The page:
Today, I think, is a good time to stop being grumpy for a while. I want to share a trick I found very useful when I was working on a small application.
So, here is the problem: there is a small application, which works like a “wizard” – i.e. the users fill in some data on several pages, and, at the end, the application does something quite complex with the data (writes it to the database, creates some content – it doesn’t matter). The requirements are poorly specified, the business logic is changing often, and there are not enough QA resources to thoroughly test the application. As a result, the application sometimes behaves strangely – sometimes because of a bug, sometimes as a result of user actions. The question is – how to troubleshoot the application? The users being mostly non-technical people, it became a tough problem for me, how to find out what exactly caused the application to misbehave? I was getting several calls per week– and quite often I had to spend a lot of time trying to re-create the bug and interrogating the user – what exactly did she entered on all pages before the problem became evident.
Then I came with a solution. On the top of each page I’ve placed a button “Report a problem”. When clicked, the button opened a pop-up with a textbox for the description of the problem and a “Send report” button. The users were instructed, that in case of trouble they should click on the button, type in the description of the problem and submit the form. Behind the scenes this small pop-up did a very useful job: it dumped all the relevant data (session variables, URL, request data etc.) and appended the data to the problem description. I’ve also added a small piece of code to every page, which recorded the visit of the page in a session variable, so I could get a trace of which pages were visited in this session and in which order. The message was then e-mailed to me.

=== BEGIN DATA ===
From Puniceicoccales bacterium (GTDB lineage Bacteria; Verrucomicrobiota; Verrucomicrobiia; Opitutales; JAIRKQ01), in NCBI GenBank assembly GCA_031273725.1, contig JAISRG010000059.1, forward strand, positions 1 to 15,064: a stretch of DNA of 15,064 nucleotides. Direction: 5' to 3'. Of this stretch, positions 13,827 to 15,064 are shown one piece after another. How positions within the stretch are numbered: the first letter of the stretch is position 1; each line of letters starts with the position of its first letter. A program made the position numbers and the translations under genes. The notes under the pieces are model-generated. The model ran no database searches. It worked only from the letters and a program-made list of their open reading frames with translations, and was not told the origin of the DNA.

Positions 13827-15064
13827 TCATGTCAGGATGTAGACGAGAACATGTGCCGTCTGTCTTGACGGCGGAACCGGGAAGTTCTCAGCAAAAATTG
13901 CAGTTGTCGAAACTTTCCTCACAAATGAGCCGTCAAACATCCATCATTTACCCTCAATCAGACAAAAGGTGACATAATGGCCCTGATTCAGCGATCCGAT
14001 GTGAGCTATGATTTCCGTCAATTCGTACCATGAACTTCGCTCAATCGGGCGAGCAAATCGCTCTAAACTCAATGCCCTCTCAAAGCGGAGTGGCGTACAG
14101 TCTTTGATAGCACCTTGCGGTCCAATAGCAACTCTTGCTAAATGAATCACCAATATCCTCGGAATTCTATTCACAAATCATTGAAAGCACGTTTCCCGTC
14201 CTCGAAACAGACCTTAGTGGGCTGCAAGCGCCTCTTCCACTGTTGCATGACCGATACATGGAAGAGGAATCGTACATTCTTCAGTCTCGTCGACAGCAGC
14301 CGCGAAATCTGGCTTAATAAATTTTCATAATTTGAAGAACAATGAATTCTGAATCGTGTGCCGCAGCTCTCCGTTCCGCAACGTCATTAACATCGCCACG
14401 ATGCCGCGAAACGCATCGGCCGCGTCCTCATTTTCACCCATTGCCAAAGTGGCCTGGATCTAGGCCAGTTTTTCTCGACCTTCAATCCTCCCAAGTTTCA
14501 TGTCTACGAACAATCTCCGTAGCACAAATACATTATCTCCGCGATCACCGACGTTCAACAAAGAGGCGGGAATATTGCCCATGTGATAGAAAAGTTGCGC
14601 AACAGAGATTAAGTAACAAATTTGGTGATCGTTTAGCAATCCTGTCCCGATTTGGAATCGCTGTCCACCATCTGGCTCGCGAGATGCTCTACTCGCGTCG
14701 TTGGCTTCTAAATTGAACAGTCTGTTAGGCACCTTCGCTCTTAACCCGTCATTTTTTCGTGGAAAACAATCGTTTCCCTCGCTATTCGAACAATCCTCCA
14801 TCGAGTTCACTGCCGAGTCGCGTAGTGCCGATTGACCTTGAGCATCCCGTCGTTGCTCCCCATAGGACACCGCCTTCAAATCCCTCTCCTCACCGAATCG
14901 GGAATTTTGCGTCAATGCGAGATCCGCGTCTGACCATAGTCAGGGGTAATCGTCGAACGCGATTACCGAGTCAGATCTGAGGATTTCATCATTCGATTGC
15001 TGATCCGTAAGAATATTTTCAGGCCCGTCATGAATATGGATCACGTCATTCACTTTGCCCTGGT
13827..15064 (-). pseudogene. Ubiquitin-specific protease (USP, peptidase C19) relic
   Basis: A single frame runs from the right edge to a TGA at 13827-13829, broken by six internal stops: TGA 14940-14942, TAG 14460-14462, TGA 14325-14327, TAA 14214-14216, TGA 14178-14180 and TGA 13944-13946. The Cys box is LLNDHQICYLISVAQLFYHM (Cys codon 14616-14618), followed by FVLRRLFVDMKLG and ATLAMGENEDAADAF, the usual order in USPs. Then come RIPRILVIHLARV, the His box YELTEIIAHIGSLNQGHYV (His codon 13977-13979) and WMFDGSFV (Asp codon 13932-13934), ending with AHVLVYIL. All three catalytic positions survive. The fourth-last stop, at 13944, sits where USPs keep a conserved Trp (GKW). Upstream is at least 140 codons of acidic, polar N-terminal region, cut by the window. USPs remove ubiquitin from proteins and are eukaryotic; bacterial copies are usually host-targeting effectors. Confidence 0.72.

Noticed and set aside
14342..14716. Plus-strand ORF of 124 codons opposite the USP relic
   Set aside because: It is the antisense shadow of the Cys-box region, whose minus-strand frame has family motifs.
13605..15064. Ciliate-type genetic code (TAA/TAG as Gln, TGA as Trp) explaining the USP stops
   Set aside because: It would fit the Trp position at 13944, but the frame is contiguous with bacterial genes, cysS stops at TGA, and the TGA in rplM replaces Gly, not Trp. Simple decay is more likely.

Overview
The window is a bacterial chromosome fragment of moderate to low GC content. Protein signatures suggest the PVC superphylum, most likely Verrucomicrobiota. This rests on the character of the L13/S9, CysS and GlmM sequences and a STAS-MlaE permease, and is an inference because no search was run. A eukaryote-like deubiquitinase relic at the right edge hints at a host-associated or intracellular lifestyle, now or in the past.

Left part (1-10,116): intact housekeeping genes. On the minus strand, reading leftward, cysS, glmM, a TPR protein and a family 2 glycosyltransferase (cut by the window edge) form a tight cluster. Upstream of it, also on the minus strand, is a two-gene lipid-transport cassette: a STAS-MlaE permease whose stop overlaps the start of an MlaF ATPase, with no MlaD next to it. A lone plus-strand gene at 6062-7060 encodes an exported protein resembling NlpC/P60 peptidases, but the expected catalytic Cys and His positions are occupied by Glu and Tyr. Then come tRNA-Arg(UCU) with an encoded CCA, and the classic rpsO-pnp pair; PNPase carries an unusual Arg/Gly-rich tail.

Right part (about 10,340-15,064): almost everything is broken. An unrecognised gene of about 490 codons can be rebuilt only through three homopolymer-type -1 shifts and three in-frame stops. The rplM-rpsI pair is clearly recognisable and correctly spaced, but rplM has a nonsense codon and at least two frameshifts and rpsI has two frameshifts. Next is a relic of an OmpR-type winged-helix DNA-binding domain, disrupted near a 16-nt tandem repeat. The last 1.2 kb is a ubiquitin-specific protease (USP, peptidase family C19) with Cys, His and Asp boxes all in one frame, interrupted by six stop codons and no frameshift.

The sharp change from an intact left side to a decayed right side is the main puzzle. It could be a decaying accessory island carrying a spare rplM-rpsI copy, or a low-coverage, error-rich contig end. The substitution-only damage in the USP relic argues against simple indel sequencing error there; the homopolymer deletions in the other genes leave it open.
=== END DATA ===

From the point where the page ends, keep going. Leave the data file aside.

This little hack – as simple as it is – made the troubleshooting a lot easier. The users were also happy – they liked the simple way to submit a bug report and the speed at which the issues were resolved. Of course this solution will not, probably, work so well for huge applications (too much data to dump), but for small-to-medium applications it’s definitely worth trying.